Roger Maris (September 10, 1934 – December 14, 1985), was a baseball player primarily remembered for breaking Babe Ruth's 34-year-old single-season home run record in 1961. His record 61 home runs stood until 1998, when Mark McGwire and Sammy Sosa both surpassed it.
Born Roger Eugene Maras in Hibbing, Minnesota, of Croatian background, Maris grew up in Grand Forks, North Dakota and Fargo, North Dakota. While he was in Fargo he attended Shanley High School and was a very good athlete and participated in many sports. Later he made his Major League Baseball debut in 1957 with the Cleveland Indians. The next year, he was traded to the Kansas City Athletics, whom he represented in the All-Star Game in 1959 in spite of missing 45 games to an appendix operation.
Kansas City frequently traded its best players to the New York Yankees, and Maris was no exception, going to New York in a seven-player trade in December 1959.
Early on, Maris had exhibited an independent, no-nonsense personality. Recruited to play football at the University of Oklahoma, he arrived in Oklahoma City on a bus and found no one from the University there to greet him. He turned around and went back to Fargo.
When he showed up in New York to join the Yankees, he was dressed in blue jeans and a sport shirt. When told to get a better wardrobe, he snapped, "If they don't like how I dress, I'll go back where I came from." That seemingly curmudgeonly side of Roger Maris only encouraged the New York sportswriters to look for things to criticize. They called Maris aloof, rude, and a hick.
Although Maris is most remembered for his record-breaking 1961 season, he was, for a number of years, a fine all-round player. In 1960, despite the already-nagging media, in his first season with the Yankees he led the league in slugging percentage, RBIs, and extra base hits and finished second in home runs (1 behind Mickey Mantle) and total bases, won a gold glove, and won the American League Most Valuable Player award, in another pennant-winning season for the Yankees.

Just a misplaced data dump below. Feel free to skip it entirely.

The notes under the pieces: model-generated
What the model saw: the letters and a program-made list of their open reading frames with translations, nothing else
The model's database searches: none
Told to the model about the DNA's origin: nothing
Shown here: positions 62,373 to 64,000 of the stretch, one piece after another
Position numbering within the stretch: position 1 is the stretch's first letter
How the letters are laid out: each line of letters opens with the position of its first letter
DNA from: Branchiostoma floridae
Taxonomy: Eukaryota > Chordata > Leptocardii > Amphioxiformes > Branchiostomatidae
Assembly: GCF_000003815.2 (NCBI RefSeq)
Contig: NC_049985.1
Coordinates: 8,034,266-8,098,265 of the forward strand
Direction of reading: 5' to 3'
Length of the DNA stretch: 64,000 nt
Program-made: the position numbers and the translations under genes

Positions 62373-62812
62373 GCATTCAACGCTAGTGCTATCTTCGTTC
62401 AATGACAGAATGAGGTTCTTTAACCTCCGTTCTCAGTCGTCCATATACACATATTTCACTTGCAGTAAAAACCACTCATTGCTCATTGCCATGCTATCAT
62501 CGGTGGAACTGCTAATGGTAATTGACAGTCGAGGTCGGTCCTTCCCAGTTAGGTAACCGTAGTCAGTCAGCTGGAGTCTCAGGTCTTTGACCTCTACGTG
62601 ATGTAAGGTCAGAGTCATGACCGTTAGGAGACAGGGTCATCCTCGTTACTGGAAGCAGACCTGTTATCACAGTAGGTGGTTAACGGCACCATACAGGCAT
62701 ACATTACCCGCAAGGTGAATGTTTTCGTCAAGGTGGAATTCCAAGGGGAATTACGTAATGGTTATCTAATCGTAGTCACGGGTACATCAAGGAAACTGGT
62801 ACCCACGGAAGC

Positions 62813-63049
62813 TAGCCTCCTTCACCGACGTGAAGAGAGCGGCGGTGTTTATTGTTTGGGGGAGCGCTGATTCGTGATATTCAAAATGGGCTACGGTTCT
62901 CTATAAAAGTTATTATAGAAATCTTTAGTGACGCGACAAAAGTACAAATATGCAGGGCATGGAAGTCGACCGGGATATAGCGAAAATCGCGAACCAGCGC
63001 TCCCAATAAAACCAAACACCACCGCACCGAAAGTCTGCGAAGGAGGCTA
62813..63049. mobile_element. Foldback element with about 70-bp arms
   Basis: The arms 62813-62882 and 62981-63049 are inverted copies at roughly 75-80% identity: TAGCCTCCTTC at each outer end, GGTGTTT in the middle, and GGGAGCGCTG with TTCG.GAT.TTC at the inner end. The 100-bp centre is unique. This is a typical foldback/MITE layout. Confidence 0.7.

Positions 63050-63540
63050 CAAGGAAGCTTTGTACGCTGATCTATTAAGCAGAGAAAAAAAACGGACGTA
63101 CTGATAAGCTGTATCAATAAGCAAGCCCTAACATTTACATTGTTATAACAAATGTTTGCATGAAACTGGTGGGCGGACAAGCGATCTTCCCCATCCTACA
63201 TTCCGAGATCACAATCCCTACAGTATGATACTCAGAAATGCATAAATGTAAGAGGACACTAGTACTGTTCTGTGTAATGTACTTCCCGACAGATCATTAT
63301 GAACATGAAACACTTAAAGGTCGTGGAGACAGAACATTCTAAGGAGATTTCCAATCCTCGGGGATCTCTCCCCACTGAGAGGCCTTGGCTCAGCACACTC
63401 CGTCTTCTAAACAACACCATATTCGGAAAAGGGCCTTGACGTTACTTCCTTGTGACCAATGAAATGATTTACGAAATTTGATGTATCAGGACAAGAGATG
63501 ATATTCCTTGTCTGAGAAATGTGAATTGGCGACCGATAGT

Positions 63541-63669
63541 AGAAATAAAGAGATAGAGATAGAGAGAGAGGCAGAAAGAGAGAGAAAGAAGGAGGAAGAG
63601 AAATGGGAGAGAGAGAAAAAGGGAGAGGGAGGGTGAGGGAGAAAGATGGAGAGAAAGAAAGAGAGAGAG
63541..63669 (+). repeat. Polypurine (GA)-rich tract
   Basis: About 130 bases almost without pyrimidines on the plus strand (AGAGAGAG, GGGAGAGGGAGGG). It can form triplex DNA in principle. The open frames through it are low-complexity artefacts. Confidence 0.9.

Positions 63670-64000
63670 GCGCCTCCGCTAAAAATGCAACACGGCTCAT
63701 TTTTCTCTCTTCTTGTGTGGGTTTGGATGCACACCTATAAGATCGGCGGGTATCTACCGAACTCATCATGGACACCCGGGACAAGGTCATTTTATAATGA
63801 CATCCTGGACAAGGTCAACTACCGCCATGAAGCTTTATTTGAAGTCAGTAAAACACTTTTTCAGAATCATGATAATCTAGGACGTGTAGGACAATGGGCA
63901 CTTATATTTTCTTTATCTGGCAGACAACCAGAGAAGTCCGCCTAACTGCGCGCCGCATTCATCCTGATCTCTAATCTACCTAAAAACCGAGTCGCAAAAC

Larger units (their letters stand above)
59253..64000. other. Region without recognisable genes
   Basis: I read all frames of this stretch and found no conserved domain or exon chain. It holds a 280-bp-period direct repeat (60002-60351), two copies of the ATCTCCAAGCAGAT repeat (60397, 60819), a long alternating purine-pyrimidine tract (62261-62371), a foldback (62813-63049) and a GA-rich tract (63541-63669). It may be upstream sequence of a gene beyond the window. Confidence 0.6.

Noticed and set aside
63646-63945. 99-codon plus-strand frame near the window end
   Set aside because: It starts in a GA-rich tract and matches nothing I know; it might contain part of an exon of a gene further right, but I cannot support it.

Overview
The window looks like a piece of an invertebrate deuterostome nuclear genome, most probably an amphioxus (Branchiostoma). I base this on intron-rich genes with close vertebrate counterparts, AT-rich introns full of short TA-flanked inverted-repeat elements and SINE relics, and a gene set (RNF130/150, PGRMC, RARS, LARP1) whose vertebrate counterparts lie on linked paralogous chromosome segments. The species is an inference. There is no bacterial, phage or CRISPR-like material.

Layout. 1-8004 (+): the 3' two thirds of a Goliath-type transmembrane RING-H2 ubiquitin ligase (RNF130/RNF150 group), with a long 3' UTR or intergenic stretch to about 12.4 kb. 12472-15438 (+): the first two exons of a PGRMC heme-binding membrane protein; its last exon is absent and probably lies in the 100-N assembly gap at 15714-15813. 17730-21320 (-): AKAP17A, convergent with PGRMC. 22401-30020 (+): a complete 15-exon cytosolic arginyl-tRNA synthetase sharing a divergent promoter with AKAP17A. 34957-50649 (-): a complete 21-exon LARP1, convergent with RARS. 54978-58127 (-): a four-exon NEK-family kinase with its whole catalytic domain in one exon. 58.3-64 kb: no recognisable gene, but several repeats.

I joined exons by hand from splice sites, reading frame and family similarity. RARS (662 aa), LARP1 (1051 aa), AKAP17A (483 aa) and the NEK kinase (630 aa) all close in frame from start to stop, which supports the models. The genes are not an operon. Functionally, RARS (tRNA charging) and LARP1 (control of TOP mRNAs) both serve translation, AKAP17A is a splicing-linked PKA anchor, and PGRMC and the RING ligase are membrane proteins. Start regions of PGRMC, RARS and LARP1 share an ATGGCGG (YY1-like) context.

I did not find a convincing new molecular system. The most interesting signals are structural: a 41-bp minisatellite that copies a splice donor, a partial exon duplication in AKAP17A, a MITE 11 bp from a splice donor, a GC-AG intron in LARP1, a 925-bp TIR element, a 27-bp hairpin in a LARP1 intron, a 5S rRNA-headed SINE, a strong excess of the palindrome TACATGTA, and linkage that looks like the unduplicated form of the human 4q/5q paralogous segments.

The issue of Maris' personality was just another story in 1960. That changed dramatically in 1961. The American League expanded from 8 to 10 teams, generally watering down the pitching, but leaving the Yankees pretty much intact. Yankee home runs began to come at a record pace, and, as mid-season approached, it seemed quite possible that either Maris or Mantle, or perhaps both, would break Ruth's 34-year-old home run record. The local writers began to play the "M & M Boys" against each other, inventing a rivalry where none existed, as Yogi Berra has testified in recent interviews. The situation contrasted starkly with 1998, when both McGwire and Sosa were given extensive media coverage of a positive nature.
Earlier, in 1956, Mantle had already challenged Ruth's record for most of the season and the New York press had been protective of Ruth on that occasion also. When Mantle finally fell short, finishing with 52, there seemed to be a collective sigh of relief from the New York traditionalists. Nor had the New York press been all that kind to Mantle in his early years with the team: he struck out frequently, was injury prone, was a true "hick" from Oklahoma, and was perceived as being distinctly inferior to his predecessor in center field, Joe DiMaggio. Over the course of time, however, Mantle (with a little help from his teammate Whitey Ford, a native of New York's Borough of Queens) had gotten better at "schmoozing" with the New York media. This was a talent that Maris, a blunt-spoken upper midwesterner, was never willing or able to cultivate; as a result, he wore the "surly" jacket for his duration with the Yankees.
So as 1961 progressed, the Yanks were now "Mickey Mantle's team" and Maris was ostracized as the "outsider", and "not a true Yankee," words leveled in more recent times at Alex Rodriguez, except that Rodriquez had become a Yankee by choice, whereas in Maris' day there was no choice involved. The press seemed to root for Mantle and to belittle Maris. But Mantle was felled by a leg infection late in the season, leaving Maris with the sole chance to break the record, which had already been compromised by the Major Leagues' dithering over the 8 extra games they themselves had put in the schedule, another factor totally beyond Maris' control.